Apple Resists Court Order to Release San Bernardino Shooter’s Phone Data
Company Says Unprecedented Technology Would Pose Security Threats
Apple is resisting a court order from the United States government to provide encrypted cell phone data from the San Bernardino shooters.
“Compromising the security of our personal information can ultimately put our personal safety at risk,” said Apple CEO Tim Cook in a statement. “That is why encryption has become so important to all of us. For many years, we have used encryption to protect our customers’ personal data because we believe it’s the only way to keep their information safe.”
“We have even put that data out of our own reach, because we believe the contents of your iPhone are none of our business,” he said.
Cook said that the FBI asked them to build a new version of the iPhone operating system that would enable a user to bypass security in order to access encrypted data, essentially creating a “backdoor” to the iPhone. This software does not currently exist, and Apple says it’s too dangerous to create. If developed, would give someone the ability to unlock any iPhone in his or her physical possession.
Dr. Xunyu Pan, an assistant professor in FSU’s department of computer science, said that it wouldn’t be difficult for this software to be developed. Other companies, such as Microsoft, tend to create back doors to make it easier for the engineers to track and fix system bugs, according to Pan.
“Building a version of iOS that bypasses security in this way would undeniably create a backdoor,” Cook said. “And while the government may argue that its use would be limited to this case, there is no way to guarantee such control.”
Whether the back door could be spread to cyber criminals “depends on how the tech companies are willing to protect the backdoor from being disclosed by the cyber criminals,” Pan said. In the Apple-FBI case, it is reasonable for FBI to require Apple to help unlock the shooter’s iPhone because it can help the FBI crack the criminal case. But Apple may not want to create a backdoor for all iPhones since it will have a negative impact on their commercial interests.”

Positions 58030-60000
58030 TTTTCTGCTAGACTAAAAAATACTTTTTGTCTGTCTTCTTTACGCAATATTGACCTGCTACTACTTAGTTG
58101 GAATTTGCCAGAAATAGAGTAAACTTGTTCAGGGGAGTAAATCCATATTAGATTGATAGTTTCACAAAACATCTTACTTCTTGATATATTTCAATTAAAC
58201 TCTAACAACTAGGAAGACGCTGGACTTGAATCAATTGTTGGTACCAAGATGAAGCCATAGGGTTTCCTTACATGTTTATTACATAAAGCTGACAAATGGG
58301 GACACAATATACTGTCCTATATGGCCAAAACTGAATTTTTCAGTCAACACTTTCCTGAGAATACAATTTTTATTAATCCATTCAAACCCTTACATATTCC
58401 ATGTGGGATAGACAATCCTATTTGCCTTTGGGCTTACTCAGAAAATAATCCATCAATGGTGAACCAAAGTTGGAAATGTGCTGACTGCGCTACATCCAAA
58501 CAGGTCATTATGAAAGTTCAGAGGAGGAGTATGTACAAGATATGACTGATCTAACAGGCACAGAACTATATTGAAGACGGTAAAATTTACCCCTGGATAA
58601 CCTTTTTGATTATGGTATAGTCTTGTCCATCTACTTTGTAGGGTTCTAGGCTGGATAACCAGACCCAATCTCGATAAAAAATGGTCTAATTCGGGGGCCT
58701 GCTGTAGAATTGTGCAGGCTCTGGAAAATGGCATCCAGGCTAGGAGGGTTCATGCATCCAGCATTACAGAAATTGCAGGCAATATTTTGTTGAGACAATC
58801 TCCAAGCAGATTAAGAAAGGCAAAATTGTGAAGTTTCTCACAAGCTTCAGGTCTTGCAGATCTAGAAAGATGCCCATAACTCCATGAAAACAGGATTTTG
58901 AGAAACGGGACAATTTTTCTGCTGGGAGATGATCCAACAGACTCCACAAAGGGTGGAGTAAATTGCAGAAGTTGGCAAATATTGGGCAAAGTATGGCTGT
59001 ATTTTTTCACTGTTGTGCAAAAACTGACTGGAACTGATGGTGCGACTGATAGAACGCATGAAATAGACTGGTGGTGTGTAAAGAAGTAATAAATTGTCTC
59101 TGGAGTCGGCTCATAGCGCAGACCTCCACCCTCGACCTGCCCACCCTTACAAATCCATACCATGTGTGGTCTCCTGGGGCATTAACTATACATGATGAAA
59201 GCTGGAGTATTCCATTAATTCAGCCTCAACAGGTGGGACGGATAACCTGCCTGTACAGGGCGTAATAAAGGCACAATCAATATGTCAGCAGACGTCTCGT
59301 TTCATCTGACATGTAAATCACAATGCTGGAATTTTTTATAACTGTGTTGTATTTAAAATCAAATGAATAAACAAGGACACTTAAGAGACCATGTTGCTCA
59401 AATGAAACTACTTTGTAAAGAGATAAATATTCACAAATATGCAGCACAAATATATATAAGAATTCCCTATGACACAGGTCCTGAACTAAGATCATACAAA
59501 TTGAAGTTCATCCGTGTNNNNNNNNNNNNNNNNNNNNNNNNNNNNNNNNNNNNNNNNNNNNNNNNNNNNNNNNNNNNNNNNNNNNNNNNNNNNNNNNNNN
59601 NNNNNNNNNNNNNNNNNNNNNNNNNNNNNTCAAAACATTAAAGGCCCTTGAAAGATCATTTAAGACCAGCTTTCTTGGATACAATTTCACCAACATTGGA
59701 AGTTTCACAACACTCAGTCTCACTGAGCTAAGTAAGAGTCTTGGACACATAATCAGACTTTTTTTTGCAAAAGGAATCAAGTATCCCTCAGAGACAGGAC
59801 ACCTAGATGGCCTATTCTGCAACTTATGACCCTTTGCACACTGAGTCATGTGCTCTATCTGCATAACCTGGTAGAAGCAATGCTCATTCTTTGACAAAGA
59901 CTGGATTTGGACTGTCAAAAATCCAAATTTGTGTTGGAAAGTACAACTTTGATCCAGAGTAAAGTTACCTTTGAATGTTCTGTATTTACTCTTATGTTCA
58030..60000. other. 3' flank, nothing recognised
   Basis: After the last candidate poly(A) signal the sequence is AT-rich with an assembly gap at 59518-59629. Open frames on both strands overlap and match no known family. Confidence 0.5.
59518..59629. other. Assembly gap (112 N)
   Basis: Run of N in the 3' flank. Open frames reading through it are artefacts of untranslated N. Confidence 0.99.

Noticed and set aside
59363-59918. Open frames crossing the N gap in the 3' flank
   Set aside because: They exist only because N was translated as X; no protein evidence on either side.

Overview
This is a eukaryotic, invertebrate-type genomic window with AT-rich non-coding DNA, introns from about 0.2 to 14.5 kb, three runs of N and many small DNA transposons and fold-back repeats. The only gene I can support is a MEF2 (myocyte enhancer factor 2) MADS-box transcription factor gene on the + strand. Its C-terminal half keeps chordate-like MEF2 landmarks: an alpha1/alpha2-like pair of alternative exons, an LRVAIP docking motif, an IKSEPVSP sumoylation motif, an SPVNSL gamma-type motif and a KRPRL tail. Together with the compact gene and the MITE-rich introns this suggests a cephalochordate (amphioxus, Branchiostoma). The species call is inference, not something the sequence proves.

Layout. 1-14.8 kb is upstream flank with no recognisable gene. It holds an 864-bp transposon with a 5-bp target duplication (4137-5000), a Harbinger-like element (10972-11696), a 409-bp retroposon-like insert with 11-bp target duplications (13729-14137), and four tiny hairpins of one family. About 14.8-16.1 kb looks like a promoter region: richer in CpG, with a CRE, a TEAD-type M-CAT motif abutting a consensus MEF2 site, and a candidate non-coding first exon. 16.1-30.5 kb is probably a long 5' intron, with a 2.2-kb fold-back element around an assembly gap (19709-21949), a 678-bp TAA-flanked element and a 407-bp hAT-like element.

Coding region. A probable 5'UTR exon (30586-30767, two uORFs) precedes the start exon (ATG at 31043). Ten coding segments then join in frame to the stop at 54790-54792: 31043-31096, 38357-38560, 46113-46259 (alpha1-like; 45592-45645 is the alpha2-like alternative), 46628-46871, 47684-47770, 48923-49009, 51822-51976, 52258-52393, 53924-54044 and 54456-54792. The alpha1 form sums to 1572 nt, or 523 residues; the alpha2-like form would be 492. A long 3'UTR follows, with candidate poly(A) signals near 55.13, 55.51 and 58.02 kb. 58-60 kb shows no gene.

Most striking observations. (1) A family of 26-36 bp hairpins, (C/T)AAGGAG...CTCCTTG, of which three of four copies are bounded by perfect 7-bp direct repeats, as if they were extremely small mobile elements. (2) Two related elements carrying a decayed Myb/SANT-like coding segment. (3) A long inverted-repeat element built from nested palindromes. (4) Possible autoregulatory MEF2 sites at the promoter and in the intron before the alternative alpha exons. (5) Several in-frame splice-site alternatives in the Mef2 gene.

Creating a backdoor wouldn’t guarantee that the data would be accessible. Pan explained that “Even if the password can be hacked, if the messages/files are encrypted using very advanced encryption algorithm, it is still very hard to disclose the contents of the messages/files without knowing the encryption keys.”
On February 20, the FBI asked the San Bernardino government to tamper with the phone, according to The Guardian, and the iCloud password was automatically reset. Apple does have the ability to access an iCloud account, but that feature is disabled when an iCloud password is reset. Also, the account stopped backing up data to iCloud on October 19, roughly six weeks before the shooting. Apple provided the FBI with all iCloud records up to that point.
The shooter, Syed Farook, had another phone, but he destroyed it.
Apple could have been able to turn on the automatic backup, which may have made data after October 19 available, but there’s no guarantee that the data would be available. Farook may have turned off auto-backups, and the data on the iCloud server doesn’t include everything contained in the phone.
The FBI has said that it wants to determine whether Farook had contact with the victims or any unknown co-conspirators.
According to Cook, the FBI is attempting to expand its authority via the All Writs Act of 1789, which says, “The Supreme Court and all courts established by Act of Congress may issue all writs necessary or appropriate in aid of their respective jurisdictions and agreeable to the usages and principles of law.”
“The government is asking Apple to hack our own users and undermine decades of security advancements that protect our customers — including tens of millions of American citizens — from sophisticated hackers and cybercriminals,” Cook said. “We can find no precedent for an American company being forced to expose its customers to a greater risk of attack,” he added.
Writing that Apple is “shocked and outraged by the deadly act of terrorism in San Bernardino last December,” Cook said Apple provided the FBI with all requested records that are in Apple’s possession. Despite this, the tech company is being forced to go to court against the U.S. government.